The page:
Nara was the capital of Japan from 710 to 784. Seven temples and shrines of the old capital are listed as part of this site.
|Great Buddha in Tōdai-ji Temple|
This postcard was sent by Jennifer
Tōdai-ji (東大寺?, Eastern Great Temple) is a Buddhist temple complex, that was once one of the powerful Seven Great Temples, located in the city of Nara, Japan. Its Great Buddha Hall (大仏殿 Daibutsuden?), houses the world's largest bronze statue of the Buddha Vairocana, known in Japanese simply as Daibutsu (大仏?). .
The beginning of building a temple where the Tōdai-ji complex sits today can be dated to 728, when Emperor Shōmu established Kinshōsen-ji (金鐘山寺) as an appeasement for Prince Motoi (ja:基王), his first son with his Fujiwara clan consort Kōmyōshi. Prince Motoi died a year after his birth.
The Great Buddha Hall (Daibutsuden) has been rebuilt twice after fire. The current building was finished in 1709, and although immense—57 metres (187 ft) long and 50 metres (160 ft) wide—it is actually 30% smaller than its predecessor. Until 1998, it was the world's largest wooden building. (...) The Great Buddha statue has been recast several times for various reasons, including earthquake damage. The current hands of the statue were made in the Momoyama Period (1568–1615), and the head was made in the Edo period (1615–1867). - in: wikipedia
Kōfuku-ji (興福寺, Kōfuku-ji) is a Buddhist temple that was once one of the powerful Seven Great Temples in the city of Nara, Japan.
Kōfuku-ji has its origin as a temple that was established in 669 by Kagami-no-Ōkimi (鏡大君), the wife of Fujiwara no Kamatari, wishing for her husband’s recovery from illness. Its original site was in Yamashina, Yamashiro Province (present-day Kyoto). In 672, the temple was moved to Fujiwara-kyō, the first planned Japanese capital to copy the orthogonal grid pattern of Chang'an. In 710, the temple was dismantled for the second time and moved to its present location, on the east side of the newly constructed capital, Heijō-kyō, today's Nara. - in: wikipedia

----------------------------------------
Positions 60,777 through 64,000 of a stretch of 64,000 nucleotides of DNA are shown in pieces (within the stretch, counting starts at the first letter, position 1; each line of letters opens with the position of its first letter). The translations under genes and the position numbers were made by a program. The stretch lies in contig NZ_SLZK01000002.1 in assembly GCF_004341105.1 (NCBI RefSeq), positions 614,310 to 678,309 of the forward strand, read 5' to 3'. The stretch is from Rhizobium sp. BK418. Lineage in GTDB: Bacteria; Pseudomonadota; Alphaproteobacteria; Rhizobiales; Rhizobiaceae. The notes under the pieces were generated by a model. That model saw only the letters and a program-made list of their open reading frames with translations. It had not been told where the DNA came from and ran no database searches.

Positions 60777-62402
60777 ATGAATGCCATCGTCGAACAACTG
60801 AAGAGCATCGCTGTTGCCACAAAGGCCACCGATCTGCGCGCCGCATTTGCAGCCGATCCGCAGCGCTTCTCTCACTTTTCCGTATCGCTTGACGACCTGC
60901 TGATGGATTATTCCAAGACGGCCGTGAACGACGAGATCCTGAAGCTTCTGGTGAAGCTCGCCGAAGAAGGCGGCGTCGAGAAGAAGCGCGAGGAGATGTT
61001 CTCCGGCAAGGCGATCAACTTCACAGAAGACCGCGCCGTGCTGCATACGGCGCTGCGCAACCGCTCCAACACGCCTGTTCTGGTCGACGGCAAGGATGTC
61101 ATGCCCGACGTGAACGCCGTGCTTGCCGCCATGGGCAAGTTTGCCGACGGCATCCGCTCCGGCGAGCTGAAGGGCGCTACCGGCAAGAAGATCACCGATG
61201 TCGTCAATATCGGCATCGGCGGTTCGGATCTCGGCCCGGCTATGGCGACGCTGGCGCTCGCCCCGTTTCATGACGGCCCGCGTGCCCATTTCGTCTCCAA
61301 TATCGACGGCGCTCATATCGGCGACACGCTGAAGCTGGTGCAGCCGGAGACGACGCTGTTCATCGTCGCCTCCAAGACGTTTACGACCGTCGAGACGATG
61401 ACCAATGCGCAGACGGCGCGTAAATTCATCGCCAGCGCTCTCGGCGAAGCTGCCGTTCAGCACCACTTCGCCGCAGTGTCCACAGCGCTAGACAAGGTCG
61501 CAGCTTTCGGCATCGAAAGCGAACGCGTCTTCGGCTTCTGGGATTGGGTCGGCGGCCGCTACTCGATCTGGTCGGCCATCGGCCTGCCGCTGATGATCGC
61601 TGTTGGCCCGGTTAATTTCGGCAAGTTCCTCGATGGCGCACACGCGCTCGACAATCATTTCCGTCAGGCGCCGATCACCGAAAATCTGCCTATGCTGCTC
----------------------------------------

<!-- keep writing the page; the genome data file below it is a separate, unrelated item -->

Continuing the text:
|Kasuga Grand Shrine|
This postcard was sent by Kate with a stamp of a Swiss UNESCO site!
Kasuga Grand Shrine (春日大社 Kasuga-taisha?) is a Shinto shrine in the city of Nara, in Nara Prefecture, Japan. Established in 768 AD and rebuilt several times over the centuries, it is the shrine of the Fujiwara family. The interior is famous for its many bronze lanterns, as well as the many stone lanterns that lead up the shrine.
The architectural style Kasuga-zukuri takes its name from Kasuga Shrine's honden (sanctuary).
Kasuga Shrine, and the Kasugayama Primeval Forest near it, are registered as a UNESCO World Heritage Site as part of the "Historic Monuments of Ancient Nara".
The shrine became the object of Imperial patronage during the early Heian period. In 965, Emperor Murakami ordered that Imperial messengers were sent to report important events to the guardian kami of Japan. These heihaku were initially presented to 16 shrines including the Kasuga Shrine.
From 1871 through 1946, Kasuga Shrine was officially designated one of the Kanpei-taisha (官幣大社?), meaning that it stood in the first rank of government supported shrines. - in: wikipedia
These are the seven places of this site (in red what I already have):
- Kasuga-Taisha and Kasugayama Primeval Forest
- Nara Palace Site
Post a Comment